This leaves us forever unconsciously seeking comfort and reassurance from our mother, and our neediness ends up projected onto any woman we come across; which is a disaster for our relationships with women.
In normal human development, we individuate from our mothers during adolescence as we grow into being our own man with our own set of values different from hers. This is a time of rapid brain rewiring and emotional upheaval as we alternate between feeling emotionally connected with our mother, and separating from her to explore the world and our place in it.… Continue reading…
I've noticed a consistent pattern among myself and my coaching clients: we all have a history of not standing up for ourselves when other people behave in ways that we don't feel good to us. Most of us had parents who weren't willing or able to teach us how to deal with our emotions, to self-soothe our nervous system when we were in distress, or to stand up for ourselves when our emotional or physical boundaries were being violated. Often the person we most needed to stand up to was one or both of our parents themselves, and that rarely goes well when you're a distressed child trying to stand up to an adult who is being unreasonable because their wounded inner child is running the show.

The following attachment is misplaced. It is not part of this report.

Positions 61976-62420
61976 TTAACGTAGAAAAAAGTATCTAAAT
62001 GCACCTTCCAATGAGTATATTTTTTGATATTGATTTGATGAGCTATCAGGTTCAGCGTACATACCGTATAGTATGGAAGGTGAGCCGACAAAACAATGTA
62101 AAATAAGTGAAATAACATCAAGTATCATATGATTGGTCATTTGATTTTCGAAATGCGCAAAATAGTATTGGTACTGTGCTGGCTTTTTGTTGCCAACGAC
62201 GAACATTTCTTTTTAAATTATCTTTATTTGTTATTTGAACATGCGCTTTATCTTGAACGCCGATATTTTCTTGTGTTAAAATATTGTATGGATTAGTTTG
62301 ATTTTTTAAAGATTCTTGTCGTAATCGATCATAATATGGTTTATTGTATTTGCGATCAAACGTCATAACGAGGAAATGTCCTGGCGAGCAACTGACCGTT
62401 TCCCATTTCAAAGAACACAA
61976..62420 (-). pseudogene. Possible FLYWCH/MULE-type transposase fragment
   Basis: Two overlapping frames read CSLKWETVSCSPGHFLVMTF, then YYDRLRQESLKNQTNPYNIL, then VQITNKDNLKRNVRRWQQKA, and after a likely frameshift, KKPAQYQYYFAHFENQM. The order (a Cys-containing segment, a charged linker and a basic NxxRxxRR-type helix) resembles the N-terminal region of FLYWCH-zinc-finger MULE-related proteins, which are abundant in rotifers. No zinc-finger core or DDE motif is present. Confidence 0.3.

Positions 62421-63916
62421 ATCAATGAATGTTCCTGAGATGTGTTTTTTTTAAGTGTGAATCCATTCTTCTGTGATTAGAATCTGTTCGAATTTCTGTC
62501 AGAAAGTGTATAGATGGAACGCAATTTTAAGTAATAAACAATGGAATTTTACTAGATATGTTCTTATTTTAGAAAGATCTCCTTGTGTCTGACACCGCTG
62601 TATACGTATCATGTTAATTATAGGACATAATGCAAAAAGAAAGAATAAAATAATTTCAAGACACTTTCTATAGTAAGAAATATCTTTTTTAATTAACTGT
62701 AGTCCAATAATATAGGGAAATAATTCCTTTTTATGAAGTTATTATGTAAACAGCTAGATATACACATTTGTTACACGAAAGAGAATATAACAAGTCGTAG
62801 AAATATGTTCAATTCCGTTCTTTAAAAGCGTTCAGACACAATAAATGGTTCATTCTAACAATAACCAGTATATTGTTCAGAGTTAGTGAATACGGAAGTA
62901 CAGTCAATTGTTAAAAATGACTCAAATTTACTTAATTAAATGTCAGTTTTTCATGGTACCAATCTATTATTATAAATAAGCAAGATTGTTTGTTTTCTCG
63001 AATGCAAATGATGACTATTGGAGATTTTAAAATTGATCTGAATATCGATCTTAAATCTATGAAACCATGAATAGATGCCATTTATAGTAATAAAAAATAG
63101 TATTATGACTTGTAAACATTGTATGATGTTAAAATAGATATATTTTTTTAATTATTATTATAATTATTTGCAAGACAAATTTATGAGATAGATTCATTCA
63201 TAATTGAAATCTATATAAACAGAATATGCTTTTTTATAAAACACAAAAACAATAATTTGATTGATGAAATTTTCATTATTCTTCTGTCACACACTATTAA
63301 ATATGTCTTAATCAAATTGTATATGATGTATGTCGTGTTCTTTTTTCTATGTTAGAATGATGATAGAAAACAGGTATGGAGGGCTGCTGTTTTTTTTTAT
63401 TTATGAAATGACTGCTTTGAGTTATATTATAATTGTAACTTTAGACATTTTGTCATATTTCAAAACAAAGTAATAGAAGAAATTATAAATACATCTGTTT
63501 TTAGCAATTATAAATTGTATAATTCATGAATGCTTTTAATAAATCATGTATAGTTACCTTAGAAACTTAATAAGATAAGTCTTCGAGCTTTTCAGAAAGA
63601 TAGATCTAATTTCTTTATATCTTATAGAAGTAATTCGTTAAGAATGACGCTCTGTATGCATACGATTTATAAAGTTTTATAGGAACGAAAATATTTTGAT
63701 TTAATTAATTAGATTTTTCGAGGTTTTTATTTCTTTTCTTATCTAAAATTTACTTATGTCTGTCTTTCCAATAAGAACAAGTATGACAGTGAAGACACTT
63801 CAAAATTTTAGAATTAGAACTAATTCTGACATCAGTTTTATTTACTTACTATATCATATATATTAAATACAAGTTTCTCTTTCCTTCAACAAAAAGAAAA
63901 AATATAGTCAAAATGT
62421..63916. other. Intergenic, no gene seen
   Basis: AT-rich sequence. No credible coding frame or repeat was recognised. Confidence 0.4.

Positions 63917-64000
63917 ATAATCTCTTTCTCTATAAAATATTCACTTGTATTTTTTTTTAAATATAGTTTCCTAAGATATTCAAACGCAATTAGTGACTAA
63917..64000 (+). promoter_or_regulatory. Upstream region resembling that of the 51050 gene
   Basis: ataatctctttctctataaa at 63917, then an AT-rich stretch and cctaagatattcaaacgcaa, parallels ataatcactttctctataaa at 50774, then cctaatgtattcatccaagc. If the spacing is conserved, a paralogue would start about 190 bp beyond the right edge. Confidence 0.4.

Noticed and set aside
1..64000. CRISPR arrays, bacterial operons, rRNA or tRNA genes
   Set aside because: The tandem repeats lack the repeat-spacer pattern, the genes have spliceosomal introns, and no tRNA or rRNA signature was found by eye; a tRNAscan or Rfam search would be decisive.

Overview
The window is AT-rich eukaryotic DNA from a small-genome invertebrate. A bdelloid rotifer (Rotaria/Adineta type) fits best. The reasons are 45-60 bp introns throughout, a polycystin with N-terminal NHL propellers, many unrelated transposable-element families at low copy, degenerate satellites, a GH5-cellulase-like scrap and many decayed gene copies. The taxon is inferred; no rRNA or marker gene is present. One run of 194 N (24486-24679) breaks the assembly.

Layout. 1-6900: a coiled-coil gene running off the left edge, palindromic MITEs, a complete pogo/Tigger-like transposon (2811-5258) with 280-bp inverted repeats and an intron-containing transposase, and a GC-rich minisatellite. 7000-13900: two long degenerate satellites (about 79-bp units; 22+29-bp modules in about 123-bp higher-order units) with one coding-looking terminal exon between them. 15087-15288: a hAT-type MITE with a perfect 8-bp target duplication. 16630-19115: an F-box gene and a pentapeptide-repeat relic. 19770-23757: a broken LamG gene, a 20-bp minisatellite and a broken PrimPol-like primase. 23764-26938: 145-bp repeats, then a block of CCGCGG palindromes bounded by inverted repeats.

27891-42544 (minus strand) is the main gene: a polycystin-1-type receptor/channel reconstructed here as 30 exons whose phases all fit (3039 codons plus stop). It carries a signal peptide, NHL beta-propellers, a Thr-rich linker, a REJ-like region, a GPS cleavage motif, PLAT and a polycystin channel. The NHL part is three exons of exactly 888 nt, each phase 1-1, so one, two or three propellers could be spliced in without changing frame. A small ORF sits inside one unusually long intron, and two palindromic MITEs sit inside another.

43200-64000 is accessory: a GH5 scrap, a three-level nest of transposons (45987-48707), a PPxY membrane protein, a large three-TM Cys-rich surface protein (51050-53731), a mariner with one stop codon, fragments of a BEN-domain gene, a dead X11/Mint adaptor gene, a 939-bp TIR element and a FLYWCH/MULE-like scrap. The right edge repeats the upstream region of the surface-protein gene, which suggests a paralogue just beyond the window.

All of this is a recipe for ever-increasing anger, resentment and frustration. We end up overcompensating in a desperate attempt to get our needs met. Internalise that toxic cocktail and it's no wonder we end up anxious, depressed and lacking self-confidence.
Behavior patterns learned as a child tend to stick even if they never really worked well, and coping strategies learned as a child rarely work well in the adult world.… Continue reading…